That camera specification demands four run out cameras in line with the bowling creases, and two bat-follow cameras behind the bowler’s arm at either end. With Cricket West Indies not televising India’s tour, they turned to live streaming instead. But the live stream setup did not meet the ICC’s requirements for third umpires: there was only one camera in line with the pitch, so every other over, the pictures showed the batter with her back to the camera. The angle that provided the frames proving Poonam’s dismissal came from a moving midwicket camera, not from static cameras dedicated for run outs. Since ICC’s Playing Conditions state that the third umpire must judge not only dismissals at the wicket like run outs and stumpings, but also contentious catches, boundaries, this demands moving cameras from multiple angles. It is for these same reasons that the ICC did not have a third umpire for live streamed games in the Women’s World Cup.]
Pro: Interestingly, the playing conditions of BCCI are in complete sync with that of ICC. But where the former stands out is its additional segment which allows even the match referee to act as the third umpire. In the BCCI Playing Conditions, it states the following – “In all One Day Matches, where there is no provision for live or delayed telecast, but the match is covered by static cameras by BCCI, the Match Referee will act as third umpire.”
Ro: That’s interesting. Surely, the law ought to be more flexible when these lesser financially capable boards can’t afford to match BCCI. The run outs were clear in live streaming. So the match referee could have taken a call perhaps? But with these laws in place, it’s either you follow or you suffer. It also talks about the inequality, doesn’t it? Some of these boards cannot afford the same setup in women’s games.
Pro: Yes, unfortunately, it’s the harsh reality. Financials play a big role. But the ICC and the respective boards can still work together in order to bring an uniformity in the rules.. After all, it’s for the greater good of the game.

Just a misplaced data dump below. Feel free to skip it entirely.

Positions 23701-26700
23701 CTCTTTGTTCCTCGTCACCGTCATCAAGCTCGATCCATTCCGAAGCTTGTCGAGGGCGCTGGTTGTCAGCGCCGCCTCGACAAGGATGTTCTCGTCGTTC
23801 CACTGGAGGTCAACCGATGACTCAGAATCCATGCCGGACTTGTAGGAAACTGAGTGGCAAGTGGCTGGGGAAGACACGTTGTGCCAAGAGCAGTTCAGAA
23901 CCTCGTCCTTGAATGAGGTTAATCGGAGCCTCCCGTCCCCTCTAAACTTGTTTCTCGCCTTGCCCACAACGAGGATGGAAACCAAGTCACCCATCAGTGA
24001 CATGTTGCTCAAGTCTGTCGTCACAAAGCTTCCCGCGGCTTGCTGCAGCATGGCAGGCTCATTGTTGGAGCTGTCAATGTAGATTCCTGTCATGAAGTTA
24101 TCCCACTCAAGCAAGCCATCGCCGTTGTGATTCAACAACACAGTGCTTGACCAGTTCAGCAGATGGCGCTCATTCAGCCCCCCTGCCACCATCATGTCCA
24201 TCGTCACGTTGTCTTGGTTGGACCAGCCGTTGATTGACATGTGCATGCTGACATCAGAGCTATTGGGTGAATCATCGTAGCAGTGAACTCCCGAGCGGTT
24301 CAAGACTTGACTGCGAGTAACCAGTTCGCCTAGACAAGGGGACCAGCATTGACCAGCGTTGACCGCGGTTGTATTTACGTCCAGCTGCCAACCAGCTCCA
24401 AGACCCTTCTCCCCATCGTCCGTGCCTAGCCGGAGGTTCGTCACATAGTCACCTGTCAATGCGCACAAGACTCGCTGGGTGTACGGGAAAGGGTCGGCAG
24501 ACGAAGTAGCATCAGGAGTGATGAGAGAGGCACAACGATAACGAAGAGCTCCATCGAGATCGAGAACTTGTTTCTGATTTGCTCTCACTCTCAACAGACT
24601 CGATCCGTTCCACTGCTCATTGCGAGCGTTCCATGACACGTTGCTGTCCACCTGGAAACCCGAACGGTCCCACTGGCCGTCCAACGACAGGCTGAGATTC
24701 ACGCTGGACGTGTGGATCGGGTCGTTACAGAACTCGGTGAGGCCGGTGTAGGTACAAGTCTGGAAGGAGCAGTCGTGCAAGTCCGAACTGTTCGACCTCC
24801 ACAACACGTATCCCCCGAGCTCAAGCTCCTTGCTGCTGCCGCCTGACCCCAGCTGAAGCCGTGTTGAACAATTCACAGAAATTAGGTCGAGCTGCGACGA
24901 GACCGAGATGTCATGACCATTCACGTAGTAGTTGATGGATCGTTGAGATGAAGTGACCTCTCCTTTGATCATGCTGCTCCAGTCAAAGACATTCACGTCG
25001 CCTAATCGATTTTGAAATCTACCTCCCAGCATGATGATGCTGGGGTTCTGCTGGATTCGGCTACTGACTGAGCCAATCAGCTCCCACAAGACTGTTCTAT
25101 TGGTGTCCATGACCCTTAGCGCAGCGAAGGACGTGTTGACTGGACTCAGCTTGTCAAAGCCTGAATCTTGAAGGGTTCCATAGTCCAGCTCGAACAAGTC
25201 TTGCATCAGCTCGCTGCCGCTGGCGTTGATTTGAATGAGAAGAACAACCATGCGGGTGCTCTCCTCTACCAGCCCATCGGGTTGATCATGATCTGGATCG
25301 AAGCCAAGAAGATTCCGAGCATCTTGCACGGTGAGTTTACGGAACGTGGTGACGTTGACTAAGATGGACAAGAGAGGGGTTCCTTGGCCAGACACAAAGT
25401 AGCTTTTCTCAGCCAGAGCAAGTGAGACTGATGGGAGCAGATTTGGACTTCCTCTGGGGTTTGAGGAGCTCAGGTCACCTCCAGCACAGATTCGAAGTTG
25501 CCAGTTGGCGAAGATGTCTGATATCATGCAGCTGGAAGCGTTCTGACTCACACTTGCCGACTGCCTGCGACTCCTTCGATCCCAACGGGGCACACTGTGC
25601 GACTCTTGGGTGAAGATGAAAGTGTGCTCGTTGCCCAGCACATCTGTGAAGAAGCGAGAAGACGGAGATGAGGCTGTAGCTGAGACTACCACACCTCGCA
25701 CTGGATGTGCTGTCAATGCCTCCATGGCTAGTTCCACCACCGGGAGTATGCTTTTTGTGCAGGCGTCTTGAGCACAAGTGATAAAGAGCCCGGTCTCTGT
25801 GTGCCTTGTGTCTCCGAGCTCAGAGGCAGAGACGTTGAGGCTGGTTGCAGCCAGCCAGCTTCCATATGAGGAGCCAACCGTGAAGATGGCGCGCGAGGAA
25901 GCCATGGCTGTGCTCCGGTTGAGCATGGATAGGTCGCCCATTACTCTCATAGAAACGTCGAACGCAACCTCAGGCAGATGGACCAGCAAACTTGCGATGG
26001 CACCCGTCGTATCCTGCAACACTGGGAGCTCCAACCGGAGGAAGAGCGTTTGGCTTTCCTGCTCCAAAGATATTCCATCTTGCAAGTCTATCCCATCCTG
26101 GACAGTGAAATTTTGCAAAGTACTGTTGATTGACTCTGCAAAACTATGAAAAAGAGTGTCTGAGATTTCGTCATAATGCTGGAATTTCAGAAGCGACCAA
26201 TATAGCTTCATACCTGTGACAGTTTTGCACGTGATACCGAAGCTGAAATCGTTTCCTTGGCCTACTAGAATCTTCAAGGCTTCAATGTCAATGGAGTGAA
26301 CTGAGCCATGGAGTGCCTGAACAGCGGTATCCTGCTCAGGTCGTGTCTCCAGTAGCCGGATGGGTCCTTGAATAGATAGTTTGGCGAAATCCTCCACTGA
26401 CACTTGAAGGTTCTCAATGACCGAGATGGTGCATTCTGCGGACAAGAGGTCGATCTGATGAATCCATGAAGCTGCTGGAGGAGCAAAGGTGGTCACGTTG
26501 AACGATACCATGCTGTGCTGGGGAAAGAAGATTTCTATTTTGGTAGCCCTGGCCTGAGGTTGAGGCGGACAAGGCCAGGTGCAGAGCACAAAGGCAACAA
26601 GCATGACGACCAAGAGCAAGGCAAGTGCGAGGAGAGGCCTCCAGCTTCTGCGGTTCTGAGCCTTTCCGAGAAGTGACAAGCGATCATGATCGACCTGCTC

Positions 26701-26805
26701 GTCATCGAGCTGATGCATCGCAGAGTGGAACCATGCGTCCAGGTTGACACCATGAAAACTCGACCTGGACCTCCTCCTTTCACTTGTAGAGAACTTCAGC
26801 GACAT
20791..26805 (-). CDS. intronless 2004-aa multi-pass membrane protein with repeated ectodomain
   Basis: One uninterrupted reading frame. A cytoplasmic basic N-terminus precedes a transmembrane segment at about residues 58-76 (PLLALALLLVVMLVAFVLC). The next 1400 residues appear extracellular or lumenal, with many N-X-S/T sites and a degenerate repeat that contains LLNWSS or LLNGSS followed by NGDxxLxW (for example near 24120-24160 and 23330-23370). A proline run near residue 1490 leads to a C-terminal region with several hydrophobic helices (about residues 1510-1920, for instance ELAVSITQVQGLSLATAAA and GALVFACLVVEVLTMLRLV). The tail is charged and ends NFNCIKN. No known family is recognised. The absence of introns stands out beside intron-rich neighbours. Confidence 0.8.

Ro: But the question is if the camera angle is suffice for the third umpire always. In these two cases, it was. But there could be scenarios when the third umpire might be useless without proper equipment in place.
Sa Ra: All of this is still a work in progress but what is really making me happy is how the game as such has progressed with close matches being churned out consistently. The competition level has increased, and the results are there to be seen. Did you see that cracker of a catch by Harmanpreet? Sadly that didnt get much of a traction on social media.
— Women’s CricZone (@WomensCricZone) November 2, 2019
Ro: She is an incredible athlete. There’s a thread of some her outrageous catches on social media by ESPNCricinfo’s Annesha Ghosh. This one is probably the best of the lot.
A thread on catches by Harmanpreet Kaur.
From the outrageous to the mindboggling, from the unusually ordinary to the ‘YOU CAN’T DO THIS, HARMANPREET!’ sort of amazing — catches of all kinds, plucked by @ImHarmanpreet at various positions in a cricket field, feature here.
— Annesha Ghosh (@ghosh_annesha) November 2, 2019
Pro: Again, the lack of attention and coverage….
Moreover, what irked me once again a couple of days back was when a reputed news agency termed Rohit Sharma as the first Indian to play 100 T20 Internationals. Whereas, in reality, it was Harmanpreet who became the first Indian to play 100 T20Is a month back. So the disparity between the attention Men’s and Women’s game gets is still a lot. There’s still work to be done.
Quick reminder. Rohit Sharma isn’t the first Indian to play a hundred T20 internationals. @ImHarmanpreet has already played a hundred games.
— Harsha Bhogle (@bhogleharsha) November 7, 2019
Sa Ra: Also remember how Sachin is the first cricketer not to score the first double ton in ODIs?
Ro: I was just about to harp on about it. A favourite quiz question from school days.
It’s odd that series has been throwing up a lot of the issues that have been plaguing women’s cricket for a long while now. But is it all negative? Surely, surely this is 2019 and we can’t be without hope for the future for women’s game.
Sa Ra: Oh, there is a lot to look forward to, internationally and in India. New Zealand and then Australia introduced the paid maternity leave contract, and it’s not long before other teams follow suit.
There is also a lot of chatter about the upcoming World Cups. Before, did you even know that a Women’s World Cup is round the corner?
Then of course, the BCCI and their lavish plans to introduce the women’s IPL. Last year, there was just a game, while this year, it was bigger. So, yeah despite all the drawbacks, women’s cricket is at it’s most interesting phase.
On that positive note we conclude our conversation hoping that the telecast issues are resolved and fans, who do not throng stadiums for the women’s game, get to watch the action as easily as they do for the Men’s matches.
For watching the live coverage of the ongoing India Women – West Indies Women series, visit Fancode app.